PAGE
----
Otto Porter Jr. rubbed his face and breathed deeply. He had showered off the stench of the Washington Wizards‘ 103-97 loss to the tanking Atlanta Hawks on Friday night and — because he had the misfortune of dressing a bit slower than most of his teammates — Porter needed to stand in front of a group of reporters. He listened to the first of a series of questions about what’s wrong with the Wizards, and looked uncomfortable.
There’s something very wrong with the Wizards (42-38), and Porter had very few answers.
“I don’t know,” Porter said, when asked about the root of the team’s problems over their season-high, four-game losing streak. “I really can’t answer that.”
Washington has spiraled to rock-bottom. Since Feb. 28, the Wizards are 6-13, a .316 winning percentage — lowest of all playoff-bound teams in both conferences.
Tomas Satoransky, who started in place of a resting John Wall against the Hawks, also offered “I don’t know” when asked what has changed within the team since its impressive stretch in late January. However, with only two regular-season games remaining, Satoransky said the team is running out of time for solutions.
“The way we play, no one is happy about it, obviously,” Satoransky said. “We are supposed to be playing great for the playoffs, improving in all things and now we are just struggling all over the floor. We have to really change it quickly.”
In fiery comments after the Friday night loss, Coach Scott Brooks diagnosed the team’s disease as selfishness.
“Not passing the ball to one another. Simple as that. Nobody wanted to share the basketball tonight,” Brooks said. “When you do that you end up taking bad shots. When you take bad shots, you end up missing. Simple game. You pass it to your teammate.”
“One-on-one players, there’s not many in this league,” Brooks concluded, “and we don’t have one on our team.”
Against the Hawks, who have placed seven on the inactive list — including the team’s best player, Dennis Schröder — the Wizards started the game with no energy. As a result, they fell behind and played catch-up but turned to one-on-one plays and quick jumpers to try to save the day. Ball movement did not exist Friday, but over the past 19 games, Washington has averaged 26.8 assists per game, second most in the league. So while selfish play ruled for one night, the stats would argue against suspect ball movement as the main problem.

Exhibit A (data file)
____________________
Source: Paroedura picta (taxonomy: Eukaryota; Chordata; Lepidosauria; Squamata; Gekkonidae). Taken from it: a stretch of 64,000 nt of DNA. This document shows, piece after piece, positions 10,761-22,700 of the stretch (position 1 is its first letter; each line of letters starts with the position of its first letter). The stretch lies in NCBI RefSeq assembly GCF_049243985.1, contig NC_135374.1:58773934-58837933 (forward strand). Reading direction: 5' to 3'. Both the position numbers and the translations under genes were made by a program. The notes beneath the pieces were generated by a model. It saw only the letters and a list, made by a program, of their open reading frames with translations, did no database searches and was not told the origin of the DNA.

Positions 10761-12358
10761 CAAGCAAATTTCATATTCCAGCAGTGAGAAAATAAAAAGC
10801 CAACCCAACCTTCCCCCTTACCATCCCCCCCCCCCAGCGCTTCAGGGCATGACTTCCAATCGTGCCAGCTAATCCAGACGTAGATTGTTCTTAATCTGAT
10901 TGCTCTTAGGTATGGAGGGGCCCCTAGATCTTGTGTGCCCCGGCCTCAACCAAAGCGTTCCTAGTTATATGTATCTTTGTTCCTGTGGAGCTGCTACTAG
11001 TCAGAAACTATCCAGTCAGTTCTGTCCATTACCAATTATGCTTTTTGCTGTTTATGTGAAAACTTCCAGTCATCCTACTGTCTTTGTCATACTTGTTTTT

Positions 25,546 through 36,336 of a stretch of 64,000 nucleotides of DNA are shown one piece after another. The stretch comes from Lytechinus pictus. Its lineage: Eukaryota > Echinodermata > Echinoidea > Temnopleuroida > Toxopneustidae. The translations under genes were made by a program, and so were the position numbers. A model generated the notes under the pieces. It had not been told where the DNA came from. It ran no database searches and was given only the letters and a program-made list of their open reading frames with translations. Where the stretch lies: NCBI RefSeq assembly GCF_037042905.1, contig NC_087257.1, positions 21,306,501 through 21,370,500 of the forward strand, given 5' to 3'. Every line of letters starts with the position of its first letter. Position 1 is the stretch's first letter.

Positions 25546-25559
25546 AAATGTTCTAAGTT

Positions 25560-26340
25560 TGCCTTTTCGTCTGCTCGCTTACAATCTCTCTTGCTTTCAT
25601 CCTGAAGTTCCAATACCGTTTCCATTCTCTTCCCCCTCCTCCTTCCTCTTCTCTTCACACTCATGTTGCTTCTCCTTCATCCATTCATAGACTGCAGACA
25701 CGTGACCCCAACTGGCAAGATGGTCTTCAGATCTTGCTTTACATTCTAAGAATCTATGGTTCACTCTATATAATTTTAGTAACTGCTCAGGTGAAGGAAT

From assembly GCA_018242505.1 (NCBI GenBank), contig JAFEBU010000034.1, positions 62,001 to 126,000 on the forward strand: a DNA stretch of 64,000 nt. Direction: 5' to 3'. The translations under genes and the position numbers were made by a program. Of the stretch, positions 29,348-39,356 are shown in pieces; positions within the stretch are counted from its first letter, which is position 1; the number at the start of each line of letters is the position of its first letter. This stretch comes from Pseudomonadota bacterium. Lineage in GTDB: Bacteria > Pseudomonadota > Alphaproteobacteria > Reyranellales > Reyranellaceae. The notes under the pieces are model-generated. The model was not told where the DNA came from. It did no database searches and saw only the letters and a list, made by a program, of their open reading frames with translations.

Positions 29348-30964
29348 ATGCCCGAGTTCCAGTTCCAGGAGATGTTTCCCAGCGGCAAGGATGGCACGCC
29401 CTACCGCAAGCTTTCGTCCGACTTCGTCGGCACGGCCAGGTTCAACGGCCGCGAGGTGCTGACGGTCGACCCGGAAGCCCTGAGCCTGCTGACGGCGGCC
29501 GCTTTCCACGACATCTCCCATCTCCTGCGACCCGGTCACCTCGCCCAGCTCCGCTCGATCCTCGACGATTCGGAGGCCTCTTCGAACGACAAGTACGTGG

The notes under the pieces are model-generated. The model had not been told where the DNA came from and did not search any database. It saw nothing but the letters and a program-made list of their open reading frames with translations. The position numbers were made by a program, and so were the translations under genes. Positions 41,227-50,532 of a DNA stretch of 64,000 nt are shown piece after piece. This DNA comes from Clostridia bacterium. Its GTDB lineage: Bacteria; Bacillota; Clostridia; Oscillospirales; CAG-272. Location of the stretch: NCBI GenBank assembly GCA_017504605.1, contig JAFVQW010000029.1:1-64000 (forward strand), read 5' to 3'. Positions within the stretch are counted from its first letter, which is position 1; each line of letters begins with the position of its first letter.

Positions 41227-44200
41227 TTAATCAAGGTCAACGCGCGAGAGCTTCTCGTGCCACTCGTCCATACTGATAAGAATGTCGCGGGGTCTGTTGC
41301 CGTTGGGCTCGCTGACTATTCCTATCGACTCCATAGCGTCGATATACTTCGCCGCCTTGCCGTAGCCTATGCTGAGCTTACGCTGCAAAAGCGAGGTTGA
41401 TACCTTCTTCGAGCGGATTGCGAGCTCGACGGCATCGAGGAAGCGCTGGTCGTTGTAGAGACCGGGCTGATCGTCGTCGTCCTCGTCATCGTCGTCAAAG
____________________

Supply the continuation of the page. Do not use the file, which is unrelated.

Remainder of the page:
Instead, the Wizards’ biggest headache has come on defense.
The perimeter players show no resistance. The bigs, or at least the guys shoehorned into that role, cannot protect the rim. Teammates pout and stare at one another after poor communication leads to breakdowns, as they did when Hawks rookie John Collins breezed down the lane for an early dunk or as reserve forward Mike Muscala knocked down the open corner three-pointer that pulled Atlanta ahead for good late in the game.
“We are not aggressive like we used to be — without weak side, without communication, lot of lack of communication for the whole game,” Satoransky said. “It’s a little bit the same on offense. We don’t cut, we don’t pass, we are lacking some aggressiveness, the same like on defense. It was on both ends, obviously, so a very bad image.”
Since a Feb. 28 loss to the Golden State Warriors, the Wizards have ranked 30th out of 30 teams in allowing opponents to shoot 48.6 percent from the floor. Even the Hawks, who occupy last place in the East and are one of the worst shooting teams at 44.6 percent, outperformed their season average by four percentage points against Washington.
Although Porter cannot explain what has changed so dramatically with the Wizards — “I wish I could tell you,” he said to another question — he would rather focus on finding the cure.
“We’ve just got to look at ourselves in the mirror. What can I do to make the team better,” Porter said. “Whether that’s rebounding [or] defending better. We have to do a way better job of defending one-on-one, taking pride in defense. I think that’s a big thing with us. We’re going to go back to the drawing board and watch film of these last four games. We’re going to come to a conclusion on what we need to do.”
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